Then he remembered, as if the reminder had been whispered in his ear, a promise he had made. It was one day during Mr. Beresford’s illness, when his mind was a little clearer than usual. He had been trying feebly to return to his old interests, and speaking in his weak broken tones, about the future. He grew very tired after awhile, and Maurice persuaded him to try to sleep, but there was yet another thing to be said.
“You must marry soon, Maurice.”
“I am young, sir, there is no hurry.”
“No—only let it be soon.”
“I must first find the lady.”
“I thought I could have helped you—but it is too late.” Maurice was silent.
“You will marry?” and the old man tried to raise himself in his earnestness.
“I hope to do so.”
“Don’t talk of hoping—it is a duty, positive duty.”
“I mean to do so, then, grandfather.”
“Say ’I will’—promise me.”
“If I both hope and intend it, sir, is that not enough?”
“No, no. Promise.”
“Well then, I promise.”
The invalid was satisfied, and in a few minutes dropped asleep, and the conversation almost passed from his grandson’s mind.
Now, however, he remembered it, as having bound him to something which might be a lifelong misery. He was young still; as he had said, there was time enough. But would any time make Lucia other than the first with him?
At last he got up and began to pace up and down the room, pushing first one, and then another article of furniture aside to make room for his walk.
“There is at least no further reason why she should not know all” he meditated. “Since my chance is gone, I cannot make matters worse by speaking, and it will be a relief to tell her.” He paused, dwelling on the idea of his speaking and her listening—how differently from what he had thought of before—and then went on—“To-morrow is as good as any other time. To-morrow I will ask her to go out with me again—our last walk together.”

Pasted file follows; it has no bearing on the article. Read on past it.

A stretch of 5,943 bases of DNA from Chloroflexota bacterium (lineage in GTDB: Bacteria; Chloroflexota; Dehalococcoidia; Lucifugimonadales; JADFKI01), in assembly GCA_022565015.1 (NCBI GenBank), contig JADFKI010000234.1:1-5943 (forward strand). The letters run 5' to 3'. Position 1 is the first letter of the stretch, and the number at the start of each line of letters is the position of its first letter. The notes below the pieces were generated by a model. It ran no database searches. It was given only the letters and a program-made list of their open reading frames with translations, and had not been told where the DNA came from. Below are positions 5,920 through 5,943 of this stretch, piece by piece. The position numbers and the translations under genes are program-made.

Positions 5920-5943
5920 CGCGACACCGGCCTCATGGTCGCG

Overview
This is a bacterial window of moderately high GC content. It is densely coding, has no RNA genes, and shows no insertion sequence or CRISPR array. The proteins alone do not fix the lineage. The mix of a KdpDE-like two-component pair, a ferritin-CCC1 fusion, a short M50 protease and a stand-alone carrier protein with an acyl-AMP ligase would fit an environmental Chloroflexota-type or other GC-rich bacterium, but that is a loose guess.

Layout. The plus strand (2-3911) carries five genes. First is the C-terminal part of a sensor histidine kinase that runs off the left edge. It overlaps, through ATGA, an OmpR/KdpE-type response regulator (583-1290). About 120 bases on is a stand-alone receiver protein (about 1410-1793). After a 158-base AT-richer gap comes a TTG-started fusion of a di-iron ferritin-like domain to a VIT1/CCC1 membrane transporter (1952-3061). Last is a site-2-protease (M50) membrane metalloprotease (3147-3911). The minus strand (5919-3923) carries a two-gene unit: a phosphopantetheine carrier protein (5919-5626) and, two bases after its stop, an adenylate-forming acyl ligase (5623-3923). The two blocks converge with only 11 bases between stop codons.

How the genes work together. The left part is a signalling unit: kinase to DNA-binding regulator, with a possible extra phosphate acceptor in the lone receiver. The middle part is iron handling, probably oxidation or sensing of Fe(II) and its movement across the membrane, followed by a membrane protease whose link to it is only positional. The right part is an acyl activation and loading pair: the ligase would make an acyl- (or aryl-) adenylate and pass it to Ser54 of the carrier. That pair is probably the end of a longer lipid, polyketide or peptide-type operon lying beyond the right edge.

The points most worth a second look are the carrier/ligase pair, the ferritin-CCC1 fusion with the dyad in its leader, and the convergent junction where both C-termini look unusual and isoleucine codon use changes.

He stopped again. At last he grew tired even of his own thoughts. He lighted his candles again, and sat down to write letters. First to his father, to say that he was coming home, to give him all the news, to speak just as usual of the Costellos—even specially of Lucia; then to his agent, and to other people, till the streets began to grow noisy and the candles to burn dim in the dawn.
Then he lay down, and fell into a deep, heavy sleep.
Maurice was scarcely awake next morning when a little note was brought him from his cousin. It was only two or three lines written late the night before, when she found that he did not come to their common sitting-room. It said, “What has come to all the world? I go to Mrs. Costello’s, and find Lucia with a violent headache, and with her ideas apparently much confused. I come home, and hear and see nothing of you till night, when I am told you have gone to your room without stopping for a moment to satisfy my curiosity. You will be at breakfast? I want to see you. LOUISA.”